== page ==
A Hebrew 'Renaming' Ceremony for My Trans Son – Kveller
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Hebrew names

A Hebrew ‘Renaming’ Ceremony for My Trans Son

pomegranate name rimon

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Before our first child was born, my husband and I consulted baby name books, family names, and even had a spreadsheet (OK, the spreadsheet was my husband’s doing). We settled on a girl’s name that honored my uncle Julius, and a Hebrew name — Rifka — that honored my Aunt Reba.

When that same child, who had been assigned female at birth, stated at age 18 that he identified as male and wanted to change his name to James accordingly, I was happy he kept the J, in recognition of the man for whom he was named, even though a small part of me mourned the loss of the name we had chosen so carefully for him. I was surprised at how quickly Jamie, his chosen nickname, tripped off my tongue as easily as his previous name did.

Soon a journey ensued, one that included a legal name change, a new license, passport and social security card, and finally, top surgery this past summer. But it was the last step in that journey that proved the most meaningful for our family: On December 30, 2022, Rabbi Sapphire at Temple Beth Elohim in Wellesley, Massachusetts gave our son the new Hebrew name of Rimon.

Jamie’s first Hebrew naming ceremony was a small service in our home with a rabbi we barely knew. We had just moved back to the United States from Singapore, where we had been living for a year and a half because of my husband’s job, and where Jamie was born. I came home pregnant and five months later we had our second child, Jack. We decided to have a naming ceremony for both children at Jack’s bris. The rabbi said some nice words about the meaning of both children’s Hebrew names (both named for beloved relatives) but in my post-birth exhaustion, that’s about all I remember about the event.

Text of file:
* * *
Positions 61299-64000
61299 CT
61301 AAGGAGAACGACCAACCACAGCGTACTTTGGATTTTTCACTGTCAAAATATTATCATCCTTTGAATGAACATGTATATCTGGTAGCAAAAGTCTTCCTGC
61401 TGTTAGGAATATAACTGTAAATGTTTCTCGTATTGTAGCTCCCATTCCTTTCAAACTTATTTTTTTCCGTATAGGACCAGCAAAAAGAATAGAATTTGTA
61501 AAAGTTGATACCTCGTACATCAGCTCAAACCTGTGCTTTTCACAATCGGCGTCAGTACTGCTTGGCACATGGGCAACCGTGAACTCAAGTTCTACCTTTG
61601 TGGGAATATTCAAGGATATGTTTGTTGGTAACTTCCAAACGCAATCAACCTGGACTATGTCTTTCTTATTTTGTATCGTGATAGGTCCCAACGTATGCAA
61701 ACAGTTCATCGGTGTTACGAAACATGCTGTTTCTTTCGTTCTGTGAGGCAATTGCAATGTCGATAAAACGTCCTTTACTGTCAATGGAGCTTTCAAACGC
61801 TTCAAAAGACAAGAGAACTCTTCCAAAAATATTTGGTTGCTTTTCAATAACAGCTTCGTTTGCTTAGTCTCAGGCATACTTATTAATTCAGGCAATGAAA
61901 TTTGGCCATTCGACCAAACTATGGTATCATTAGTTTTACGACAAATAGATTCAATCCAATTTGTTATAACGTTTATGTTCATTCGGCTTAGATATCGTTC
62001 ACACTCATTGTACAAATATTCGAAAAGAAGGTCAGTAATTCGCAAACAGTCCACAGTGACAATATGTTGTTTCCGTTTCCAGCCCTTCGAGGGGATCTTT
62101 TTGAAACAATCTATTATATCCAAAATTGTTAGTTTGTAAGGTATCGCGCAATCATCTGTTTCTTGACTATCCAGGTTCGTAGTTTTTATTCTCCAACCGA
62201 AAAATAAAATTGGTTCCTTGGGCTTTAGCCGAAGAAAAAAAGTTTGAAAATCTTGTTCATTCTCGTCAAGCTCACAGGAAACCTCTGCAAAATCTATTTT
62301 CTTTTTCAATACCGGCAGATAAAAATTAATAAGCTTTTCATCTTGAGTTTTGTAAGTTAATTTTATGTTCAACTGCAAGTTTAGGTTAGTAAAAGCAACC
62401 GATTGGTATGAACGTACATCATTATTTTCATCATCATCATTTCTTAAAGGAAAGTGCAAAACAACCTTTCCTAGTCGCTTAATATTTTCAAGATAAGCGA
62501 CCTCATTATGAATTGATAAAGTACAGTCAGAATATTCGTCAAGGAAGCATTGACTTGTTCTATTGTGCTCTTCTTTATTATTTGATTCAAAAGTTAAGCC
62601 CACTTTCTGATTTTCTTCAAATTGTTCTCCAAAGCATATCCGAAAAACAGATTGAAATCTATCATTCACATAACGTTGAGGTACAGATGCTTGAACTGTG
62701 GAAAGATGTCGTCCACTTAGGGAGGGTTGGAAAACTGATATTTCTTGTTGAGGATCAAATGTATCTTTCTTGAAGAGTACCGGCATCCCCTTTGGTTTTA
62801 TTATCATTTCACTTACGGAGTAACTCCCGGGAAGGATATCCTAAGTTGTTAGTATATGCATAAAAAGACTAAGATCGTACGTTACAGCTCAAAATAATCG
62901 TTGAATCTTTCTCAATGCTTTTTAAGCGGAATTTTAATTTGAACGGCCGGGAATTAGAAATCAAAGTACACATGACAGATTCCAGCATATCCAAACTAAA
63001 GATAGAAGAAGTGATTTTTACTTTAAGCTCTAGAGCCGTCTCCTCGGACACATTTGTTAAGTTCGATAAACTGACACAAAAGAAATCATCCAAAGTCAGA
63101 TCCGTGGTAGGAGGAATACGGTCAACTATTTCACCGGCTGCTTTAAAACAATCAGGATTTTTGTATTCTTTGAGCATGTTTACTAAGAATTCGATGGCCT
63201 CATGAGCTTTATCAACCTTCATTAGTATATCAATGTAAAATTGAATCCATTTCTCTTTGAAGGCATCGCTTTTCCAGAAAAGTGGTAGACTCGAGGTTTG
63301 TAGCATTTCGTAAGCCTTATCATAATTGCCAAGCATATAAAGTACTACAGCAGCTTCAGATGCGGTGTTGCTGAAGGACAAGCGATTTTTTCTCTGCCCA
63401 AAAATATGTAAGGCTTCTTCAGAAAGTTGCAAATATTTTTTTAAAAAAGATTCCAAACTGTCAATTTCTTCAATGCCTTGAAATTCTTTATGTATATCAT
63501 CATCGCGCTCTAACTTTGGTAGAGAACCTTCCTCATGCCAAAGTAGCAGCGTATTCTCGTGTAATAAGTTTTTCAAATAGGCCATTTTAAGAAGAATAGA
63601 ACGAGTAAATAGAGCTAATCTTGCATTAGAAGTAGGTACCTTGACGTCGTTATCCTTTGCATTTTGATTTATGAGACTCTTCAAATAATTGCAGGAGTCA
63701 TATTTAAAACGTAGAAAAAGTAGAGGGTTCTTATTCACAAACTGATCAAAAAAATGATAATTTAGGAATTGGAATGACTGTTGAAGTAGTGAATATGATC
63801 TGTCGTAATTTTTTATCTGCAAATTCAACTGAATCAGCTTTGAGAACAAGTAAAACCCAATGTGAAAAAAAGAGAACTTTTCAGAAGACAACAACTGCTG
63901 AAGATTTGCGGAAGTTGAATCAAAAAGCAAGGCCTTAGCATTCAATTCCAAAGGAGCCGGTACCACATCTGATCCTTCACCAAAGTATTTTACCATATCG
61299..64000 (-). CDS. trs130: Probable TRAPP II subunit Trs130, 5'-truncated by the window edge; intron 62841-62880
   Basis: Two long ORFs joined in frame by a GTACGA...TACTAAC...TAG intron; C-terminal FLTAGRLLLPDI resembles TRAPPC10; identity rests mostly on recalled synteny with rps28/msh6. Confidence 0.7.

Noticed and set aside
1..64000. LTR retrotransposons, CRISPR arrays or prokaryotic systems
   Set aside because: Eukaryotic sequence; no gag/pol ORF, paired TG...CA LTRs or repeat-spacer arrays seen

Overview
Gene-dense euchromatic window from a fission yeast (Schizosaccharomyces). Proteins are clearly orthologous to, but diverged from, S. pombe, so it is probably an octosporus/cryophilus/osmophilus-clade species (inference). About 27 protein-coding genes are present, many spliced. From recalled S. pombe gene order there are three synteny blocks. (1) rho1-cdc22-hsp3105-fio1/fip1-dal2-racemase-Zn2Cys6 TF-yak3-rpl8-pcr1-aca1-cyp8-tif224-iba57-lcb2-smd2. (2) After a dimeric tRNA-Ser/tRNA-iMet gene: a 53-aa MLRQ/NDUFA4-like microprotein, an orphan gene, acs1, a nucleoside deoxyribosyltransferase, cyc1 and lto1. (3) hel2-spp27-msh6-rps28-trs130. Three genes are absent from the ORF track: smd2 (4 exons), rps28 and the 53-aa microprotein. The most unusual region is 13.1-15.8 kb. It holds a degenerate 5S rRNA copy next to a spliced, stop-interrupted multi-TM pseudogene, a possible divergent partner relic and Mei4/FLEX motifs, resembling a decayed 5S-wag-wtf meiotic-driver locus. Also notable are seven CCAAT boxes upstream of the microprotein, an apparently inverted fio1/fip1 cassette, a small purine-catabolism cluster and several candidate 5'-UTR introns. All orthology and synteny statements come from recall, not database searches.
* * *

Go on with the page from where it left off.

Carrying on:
I was far more alert and well-rested for the second naming ceremony 20 years later. I had proposed the idea of selecting a new Hebrew name to Jamie after hearing from a dear friend about another child who had had a Hebrew “renaming” ceremony. I had not heard of our temple doing such a ceremony before, but I belong to a loving and vibrant synagogue with extremely approachable clergy. I emailed my rabbis, whose response was immediate and warm. They shared both their personal experience with trans people close to them and their willingness to conduct the ceremony whenever and however we would like. We could do the naming as part of a Friday night Shabbat service, as often happens with the babies of the congregation, or we could do a private ceremony.

My son has never been one to bask in the public eye, so we decided on a private service in the sanctuary before a Friday night service. Meaningfully, the rabbi who led his bat mitvzah would be the one to lead this service.

Unlike the first naming ceremony, I did not get to choose the name. Babies, after all, are a lot less articulate about their opinions than 21-year-old adults. I was pleased that Jamie wanted to keep the R from Rifka when choosing his new Hebrew name, but all my other efforts to influence the process were rebuffed. Jamie met with the rabbi and came away with a list of possible names. At the same time, I called a friend of mine who speaks Hebrew and came away with my own list, which was promptly rejected. But I knew that the name Jamie chose had to have meaning for him, not just for me. And it only felt right that this time around, he was the one in control. In the end, he chose the name Rimon, meaning “pomegranate,” symbolizing new beginnings.

The service itself was more powerful than I expected. Although being Jewish is an important part of who I am, I’m also the kind of Jew who rationalizes eating bacon during Passover by saying “well, it’s not leavened.” When I had first proposed the idea, changing Jamie’s Hebrew name felt a little like checking the last box on a list of items to properly identify him. And yet, as our family huddled around the ark on the bimah, as the rabbi pulled us close and talked about what Jamie’s new name meant, and as Jamie explained why he picked it, I found myself tearing up. Standing in the same spot where he became a bat mitzvah felt significant. That first ceremony may have marked Jamie’s entrance into Jewish adulthood, but this one did so on Jamie’s own terms, after becoming the adult he was truly meant to be. Afterward, Jamie remarked how happy he felt to be affirmed in a specifically Jewish context.

In many ways, Jamie’s journey has been intensely personal and private. He could have simply picked a new Hebrew name without the ceremony, as he did for his new English name. But it felt meaningful to me that the last step we took on this journey was this temple (re)naming ceremony. Community is the essence of why we pray together and not alone. Even though I didn’t realize it until it happened, I’m so grateful that my Jewish community was ready to embrace and participate in my son’s journey. And I know this time around, I’ll remember every moment of it.

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